Photo via (cc) Flickr user Global Jet.

Alienating Investors

The nationalization of YPF has boosted President Cristina Fernández’s popular support, but the international reaction has been decidedly less positive, with foreign political and business leaders decrying the move as state thievery, and government officials in Madrid pressing its EU allies to impose sanctions in order to force Buenos Aires to cough up $10.5 billion in compensation to Repsol for its expropriated 51% share of the company.

The longer-term economic (and, by extension, political) implications of the move would seem to be largely negative. Independent estimates suggest that developing the recently discovered Vaca Muerta shale gas reserves and boosting oil and gas production at existing facilities will require investment of up to $40 billion. The government cannot possibly put up the capital on its own, and the seizure of YPF will make it very difficult to attract foreign partners.

Complaints about Argentina’s treatment of foreign investors and trade partners are nothing new. The EU has reportedly agreed to file a formal complaint over Argentina’s import rules with the WTO, and other blocs and countries may follow suit. But the simple fact is that the actions of the Argentine government have benefited Argentina, and to the extent that those actions have been penalized, the benefits have outweighed the negative impact of the punishment. As long as that remains the case, there is little reason to expect that the government will change its ways.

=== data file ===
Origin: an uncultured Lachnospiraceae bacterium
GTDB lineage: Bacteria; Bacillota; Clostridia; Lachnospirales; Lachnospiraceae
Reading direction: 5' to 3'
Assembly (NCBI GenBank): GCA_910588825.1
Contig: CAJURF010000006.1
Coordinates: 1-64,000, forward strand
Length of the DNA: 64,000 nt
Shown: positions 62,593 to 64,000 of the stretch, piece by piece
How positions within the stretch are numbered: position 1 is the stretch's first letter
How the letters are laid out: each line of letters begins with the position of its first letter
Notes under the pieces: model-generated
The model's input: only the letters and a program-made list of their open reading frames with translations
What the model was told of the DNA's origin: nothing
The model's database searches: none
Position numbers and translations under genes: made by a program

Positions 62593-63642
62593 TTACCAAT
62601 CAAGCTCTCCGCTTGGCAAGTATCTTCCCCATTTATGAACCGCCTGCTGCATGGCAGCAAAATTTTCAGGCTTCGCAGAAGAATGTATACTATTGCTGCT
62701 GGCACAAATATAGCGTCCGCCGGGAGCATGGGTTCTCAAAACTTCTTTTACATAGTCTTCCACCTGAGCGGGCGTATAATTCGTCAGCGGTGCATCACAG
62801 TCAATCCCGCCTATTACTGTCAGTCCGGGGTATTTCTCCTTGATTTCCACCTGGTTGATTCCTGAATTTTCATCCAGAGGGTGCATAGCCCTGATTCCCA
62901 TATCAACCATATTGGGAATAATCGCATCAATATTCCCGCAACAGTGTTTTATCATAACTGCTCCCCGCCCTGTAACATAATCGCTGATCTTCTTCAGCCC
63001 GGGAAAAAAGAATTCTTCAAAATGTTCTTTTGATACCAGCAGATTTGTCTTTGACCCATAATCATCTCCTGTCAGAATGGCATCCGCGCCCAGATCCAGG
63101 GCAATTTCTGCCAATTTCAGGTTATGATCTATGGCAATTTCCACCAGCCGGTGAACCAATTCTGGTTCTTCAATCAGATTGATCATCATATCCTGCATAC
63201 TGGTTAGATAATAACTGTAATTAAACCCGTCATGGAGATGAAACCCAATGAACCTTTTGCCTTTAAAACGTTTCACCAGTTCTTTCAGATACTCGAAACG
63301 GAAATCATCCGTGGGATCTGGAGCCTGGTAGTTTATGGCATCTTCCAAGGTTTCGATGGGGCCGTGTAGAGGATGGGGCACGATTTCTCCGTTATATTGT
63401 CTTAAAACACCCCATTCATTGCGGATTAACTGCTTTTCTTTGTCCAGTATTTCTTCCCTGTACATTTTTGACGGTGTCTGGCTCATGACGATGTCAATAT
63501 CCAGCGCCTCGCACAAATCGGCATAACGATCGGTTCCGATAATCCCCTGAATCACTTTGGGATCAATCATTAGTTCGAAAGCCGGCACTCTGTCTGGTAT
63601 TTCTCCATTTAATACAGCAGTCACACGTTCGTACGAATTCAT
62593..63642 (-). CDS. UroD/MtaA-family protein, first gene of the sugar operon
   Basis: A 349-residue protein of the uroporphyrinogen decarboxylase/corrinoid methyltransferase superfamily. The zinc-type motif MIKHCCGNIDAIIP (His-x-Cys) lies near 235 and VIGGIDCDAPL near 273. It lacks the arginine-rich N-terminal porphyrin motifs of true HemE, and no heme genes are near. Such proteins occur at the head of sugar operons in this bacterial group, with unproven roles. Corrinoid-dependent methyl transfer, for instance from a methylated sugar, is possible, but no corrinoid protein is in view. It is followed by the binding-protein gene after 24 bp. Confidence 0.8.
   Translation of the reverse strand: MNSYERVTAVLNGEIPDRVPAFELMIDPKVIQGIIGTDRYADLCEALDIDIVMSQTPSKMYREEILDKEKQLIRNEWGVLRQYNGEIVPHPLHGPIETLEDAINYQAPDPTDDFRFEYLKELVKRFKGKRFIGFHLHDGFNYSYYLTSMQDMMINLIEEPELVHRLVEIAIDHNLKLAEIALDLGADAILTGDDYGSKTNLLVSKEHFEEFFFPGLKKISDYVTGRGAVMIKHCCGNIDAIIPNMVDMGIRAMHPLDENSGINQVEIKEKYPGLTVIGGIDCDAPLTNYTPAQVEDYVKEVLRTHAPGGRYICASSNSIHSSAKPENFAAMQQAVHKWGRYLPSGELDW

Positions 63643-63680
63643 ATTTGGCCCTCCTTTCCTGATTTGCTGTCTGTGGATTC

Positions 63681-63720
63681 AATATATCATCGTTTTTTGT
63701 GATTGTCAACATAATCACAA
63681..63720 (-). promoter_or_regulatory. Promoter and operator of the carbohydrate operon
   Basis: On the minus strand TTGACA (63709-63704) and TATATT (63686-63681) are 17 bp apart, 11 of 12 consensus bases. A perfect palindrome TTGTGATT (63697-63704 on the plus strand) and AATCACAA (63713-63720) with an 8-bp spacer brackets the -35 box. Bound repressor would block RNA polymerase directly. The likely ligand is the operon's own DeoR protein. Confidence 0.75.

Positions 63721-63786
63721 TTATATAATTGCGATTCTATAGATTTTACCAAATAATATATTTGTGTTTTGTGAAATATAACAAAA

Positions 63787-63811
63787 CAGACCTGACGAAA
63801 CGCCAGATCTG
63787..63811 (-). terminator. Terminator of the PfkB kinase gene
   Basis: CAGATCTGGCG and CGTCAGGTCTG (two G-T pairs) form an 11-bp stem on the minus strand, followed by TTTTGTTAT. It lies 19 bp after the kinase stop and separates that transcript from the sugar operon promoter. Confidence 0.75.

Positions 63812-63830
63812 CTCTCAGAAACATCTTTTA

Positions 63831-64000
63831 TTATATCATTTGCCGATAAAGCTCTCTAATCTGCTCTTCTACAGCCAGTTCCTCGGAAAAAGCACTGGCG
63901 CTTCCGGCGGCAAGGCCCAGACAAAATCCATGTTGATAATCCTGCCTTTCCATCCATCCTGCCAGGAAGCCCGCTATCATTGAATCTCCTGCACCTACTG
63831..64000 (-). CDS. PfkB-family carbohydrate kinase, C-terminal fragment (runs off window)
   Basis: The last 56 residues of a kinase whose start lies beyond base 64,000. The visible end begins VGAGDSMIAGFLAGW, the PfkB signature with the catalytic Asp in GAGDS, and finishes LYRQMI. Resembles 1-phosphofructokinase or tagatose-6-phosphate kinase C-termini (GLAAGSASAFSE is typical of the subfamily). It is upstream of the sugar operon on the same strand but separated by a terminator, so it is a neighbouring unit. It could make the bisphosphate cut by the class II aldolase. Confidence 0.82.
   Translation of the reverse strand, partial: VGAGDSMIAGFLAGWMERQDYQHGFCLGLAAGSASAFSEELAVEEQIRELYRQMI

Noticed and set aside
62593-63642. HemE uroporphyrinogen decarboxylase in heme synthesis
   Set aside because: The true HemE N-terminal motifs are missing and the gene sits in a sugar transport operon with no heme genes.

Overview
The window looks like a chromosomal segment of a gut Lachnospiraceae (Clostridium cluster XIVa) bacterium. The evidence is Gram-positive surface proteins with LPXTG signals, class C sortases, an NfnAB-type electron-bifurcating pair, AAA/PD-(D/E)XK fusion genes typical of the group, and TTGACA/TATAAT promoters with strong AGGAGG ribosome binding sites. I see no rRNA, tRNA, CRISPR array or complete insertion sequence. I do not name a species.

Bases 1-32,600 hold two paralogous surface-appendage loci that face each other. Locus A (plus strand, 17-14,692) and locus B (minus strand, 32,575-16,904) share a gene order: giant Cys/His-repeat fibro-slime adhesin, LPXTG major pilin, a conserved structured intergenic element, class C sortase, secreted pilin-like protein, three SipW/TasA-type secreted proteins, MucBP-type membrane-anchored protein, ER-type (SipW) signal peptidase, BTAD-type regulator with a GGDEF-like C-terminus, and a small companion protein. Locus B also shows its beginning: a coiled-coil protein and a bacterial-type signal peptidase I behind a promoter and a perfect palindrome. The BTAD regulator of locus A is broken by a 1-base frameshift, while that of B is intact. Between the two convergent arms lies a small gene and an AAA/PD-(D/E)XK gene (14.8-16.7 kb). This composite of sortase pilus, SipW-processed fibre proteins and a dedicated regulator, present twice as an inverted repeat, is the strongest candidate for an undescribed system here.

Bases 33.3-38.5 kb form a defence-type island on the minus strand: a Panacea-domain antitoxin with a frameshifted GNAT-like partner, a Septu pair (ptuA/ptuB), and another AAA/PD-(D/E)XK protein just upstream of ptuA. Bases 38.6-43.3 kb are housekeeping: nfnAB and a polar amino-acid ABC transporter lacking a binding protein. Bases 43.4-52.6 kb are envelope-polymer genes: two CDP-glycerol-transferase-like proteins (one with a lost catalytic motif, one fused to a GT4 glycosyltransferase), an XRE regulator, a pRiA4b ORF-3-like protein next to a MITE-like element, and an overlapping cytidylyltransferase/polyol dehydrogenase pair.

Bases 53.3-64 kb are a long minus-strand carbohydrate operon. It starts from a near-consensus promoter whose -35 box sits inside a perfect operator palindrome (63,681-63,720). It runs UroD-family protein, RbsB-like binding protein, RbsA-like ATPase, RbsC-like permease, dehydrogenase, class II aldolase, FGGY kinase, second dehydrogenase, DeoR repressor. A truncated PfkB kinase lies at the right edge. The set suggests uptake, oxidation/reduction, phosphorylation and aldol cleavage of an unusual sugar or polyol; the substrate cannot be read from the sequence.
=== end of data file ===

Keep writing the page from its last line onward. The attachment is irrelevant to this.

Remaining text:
The big question is how long that can or will remain the case. Thus far, import controls are working, as Argentina’s trade surplus has been growing in recent months. However, retaliatory moves by trade partners (for example, the suspension of preferential access for Argentine goods to US markets) will hamper the growth of exports as weaker global demand heightens competition, and the current account balance is forecast to move into deficit this year, putting pressure on central bank reserves.

Less immediately, the government’s actions are likely to cost Argentina incalculably in terms of foregone investment. Already, Argentina’s neighbors, most of whom have long complained of Buenos Aires’ heavy-handed treatment of foreign partners, are exploiting the YPF incident to remind investors that they, unlike Argentina, welcome foreign investors and are willing to treat them fairly.

Forecast Summary

SUMMARY OF 18-MONTH FORECAST

REGIMES & PROBABILITIES Fernández Majority 65% Divided Government 25% Unity Coalition 10%
RISK FACTORS CURRENT
Turmoil Moderate Same SLIGHTLY MORE SLIGHTLY MORE
Investment
  Equity Moderate SLIGHTLY MORE SLIGHTLY MORE Same
  Operations High SLIGHTLY MORE Same SLIGHTLY LESS
  Taxation Moderate SLIGHTLY MORE Same SLIGHTLY MORE
  Repatriation Moderate Same Same Same
  Exchange Moderate SLIGHTLY MORE SLIGHTLY MORE Same
Trade
  Tariffs Moderate SLIGHTLY MORE SLIGHTLY MORE Same
  Other Barriers High SLIGHTLY MORE SLIGHTLY MORE Same
  Payment Delays Moderate SLIGHTLY MORE SLIGHTLY MORE SLIGHTLY MORE
Economic Policy
  Expansion Moderate SLIGHTLY MORE SLIGHTLY MORE Same
  Labor Costs Moderate SLIGHTLY MORE SLIGHTLY MORE Same
  Foreign Debt Very High Same SLIGHTLY MORE SLIGHTLY LESS

SUMMARY OF FIVE-YEAR FORECAST

REGIMES & PROBABILITIES *Divided Government 50% FPV-led Coalition 35% Unity Coalition 15%
RISK FACTORS BASE  
Turmoil Moderate SLIGHTLY MORE Same SLIGHTLY MORE
Restrictions
   Investment Moderate Same SLIGHTLY MORE Same
   Trade Moderate Same Same SLIGHTLY LESS
Economic Problems
   Domestic Moderate SLIGHTLY MORE MORE SLIGHTLY MORE
   International High SLIGHTLY MORE MORE Same
   * When present, indicates forecast of a new regime

For more information, check out the Argentina Full Report!